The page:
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Lawyers have failed to persuade a federal judge in Buffalo to release a key document that they argue could lead to a new trial for Leonard Peltier, now serving consecutive life sentences for the 1975 shooting deaths of two FBI agents in South Dakota.

Citing legal provisions that protect identities of FBI personnel and confidential sources, U.S. District Judge William M. Skretny has refused to provide the full text of a 1975 Teletype message from the FBI's Buffalo office to then-FBI Director Clarence M. Kelley.

A version with parts blacked out had been released last year.

Peltier's attorneys contend the message suggests that a New York FBI informant might have been trying to infiltrate Peltier's defense team.

Michael Kuzma, a Buffalo lawyer and member of Peltier's defense team, expressed frustration at the ruling.

"The judge didn't deal with my arguments about COINTELPRO and the FBI's war on the American Indian Movement," Kuzma said, referring to a domestic intelligence-gathering program launched in the late 1960s. "He sidestepped that issue, and it's key because (Freedom of Information Act) exemptions cannot be used to shield illegal or unauthorized investigative tactics."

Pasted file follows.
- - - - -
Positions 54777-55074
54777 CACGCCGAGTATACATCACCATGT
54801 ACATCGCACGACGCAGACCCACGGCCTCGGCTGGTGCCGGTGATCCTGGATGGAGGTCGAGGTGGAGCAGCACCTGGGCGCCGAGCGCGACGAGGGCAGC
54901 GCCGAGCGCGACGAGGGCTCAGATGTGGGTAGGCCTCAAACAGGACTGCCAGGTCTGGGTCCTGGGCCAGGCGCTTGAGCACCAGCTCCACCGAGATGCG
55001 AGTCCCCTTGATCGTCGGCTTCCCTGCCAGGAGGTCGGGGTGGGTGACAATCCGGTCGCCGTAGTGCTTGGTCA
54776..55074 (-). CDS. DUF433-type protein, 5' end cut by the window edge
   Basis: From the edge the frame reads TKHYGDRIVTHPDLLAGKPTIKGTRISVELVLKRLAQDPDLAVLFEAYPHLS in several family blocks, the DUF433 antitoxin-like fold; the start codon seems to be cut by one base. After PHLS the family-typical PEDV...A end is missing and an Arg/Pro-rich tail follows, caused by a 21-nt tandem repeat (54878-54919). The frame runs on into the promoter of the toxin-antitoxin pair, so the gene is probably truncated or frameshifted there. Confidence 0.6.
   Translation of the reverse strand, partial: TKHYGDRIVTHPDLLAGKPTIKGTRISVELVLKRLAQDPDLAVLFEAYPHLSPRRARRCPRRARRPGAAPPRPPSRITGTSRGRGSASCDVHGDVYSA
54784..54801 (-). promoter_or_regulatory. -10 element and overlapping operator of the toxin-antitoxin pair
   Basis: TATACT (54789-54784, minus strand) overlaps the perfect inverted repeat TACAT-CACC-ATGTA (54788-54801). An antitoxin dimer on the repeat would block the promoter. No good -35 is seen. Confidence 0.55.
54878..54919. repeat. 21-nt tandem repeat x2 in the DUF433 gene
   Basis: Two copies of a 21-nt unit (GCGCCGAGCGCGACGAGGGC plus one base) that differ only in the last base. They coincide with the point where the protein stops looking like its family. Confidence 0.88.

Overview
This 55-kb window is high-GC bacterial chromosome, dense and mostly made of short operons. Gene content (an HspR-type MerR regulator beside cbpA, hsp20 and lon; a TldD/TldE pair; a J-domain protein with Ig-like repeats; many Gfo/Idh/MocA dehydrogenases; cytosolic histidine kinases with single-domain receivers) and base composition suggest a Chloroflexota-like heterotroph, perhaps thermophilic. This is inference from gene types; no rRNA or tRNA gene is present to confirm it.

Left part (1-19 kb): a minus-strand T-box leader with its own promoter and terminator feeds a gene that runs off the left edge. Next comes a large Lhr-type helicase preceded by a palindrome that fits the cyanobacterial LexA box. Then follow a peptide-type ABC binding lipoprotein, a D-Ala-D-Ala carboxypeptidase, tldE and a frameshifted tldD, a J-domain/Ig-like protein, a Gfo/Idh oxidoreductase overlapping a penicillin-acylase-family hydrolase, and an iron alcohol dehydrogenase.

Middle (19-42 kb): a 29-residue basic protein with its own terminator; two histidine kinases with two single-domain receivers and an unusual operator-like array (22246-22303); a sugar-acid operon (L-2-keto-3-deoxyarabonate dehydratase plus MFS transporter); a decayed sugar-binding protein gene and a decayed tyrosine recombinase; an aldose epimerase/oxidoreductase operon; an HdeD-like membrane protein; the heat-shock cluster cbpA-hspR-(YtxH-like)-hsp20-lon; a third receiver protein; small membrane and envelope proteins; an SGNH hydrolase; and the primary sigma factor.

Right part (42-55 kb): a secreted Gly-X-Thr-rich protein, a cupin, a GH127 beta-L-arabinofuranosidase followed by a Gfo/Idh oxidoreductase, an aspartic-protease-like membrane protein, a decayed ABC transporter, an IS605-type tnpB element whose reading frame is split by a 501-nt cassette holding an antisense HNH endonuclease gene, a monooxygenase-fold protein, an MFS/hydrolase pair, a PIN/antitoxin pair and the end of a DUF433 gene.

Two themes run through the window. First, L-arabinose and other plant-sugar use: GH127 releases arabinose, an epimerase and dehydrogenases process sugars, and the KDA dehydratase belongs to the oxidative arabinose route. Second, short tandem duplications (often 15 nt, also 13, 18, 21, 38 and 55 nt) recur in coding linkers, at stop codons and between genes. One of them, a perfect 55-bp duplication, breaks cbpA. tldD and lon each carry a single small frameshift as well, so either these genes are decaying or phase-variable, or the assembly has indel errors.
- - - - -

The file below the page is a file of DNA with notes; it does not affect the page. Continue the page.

COINTELPRO had included widespread surveillance of anti-war activists and others protesting government policies.

Supporters have long considered Peltier a "political prisoner" and contend, with some validation in later court rulings, that withheld evidence and coerced testimony had marred his trial.

In 1976, Kelley testified that the FBI may have used informants against the American Indian Movement, whose members included Peltier, and that the organization had been on the bureau's list of "domestic terrorists."

Over the years, the FBI, which considers Peltier a cold-blooded killer, has fought release of its files on Peltier and spoken out against possible clemency.

Skretny deferred a final decision on releasing seven of the 15 requested pages; all had been withheld on national security grounds.

The attorney said he would appeal the decision to the U.S. Court of Appeals for the 2nd Circuit in New York City.

Peltier, a native of Grand Forks, N.D., has spent half of his 60 years behind bars in maximum-security prisons, most recently in Leavenworth Federal Penitentiary in Kansas.


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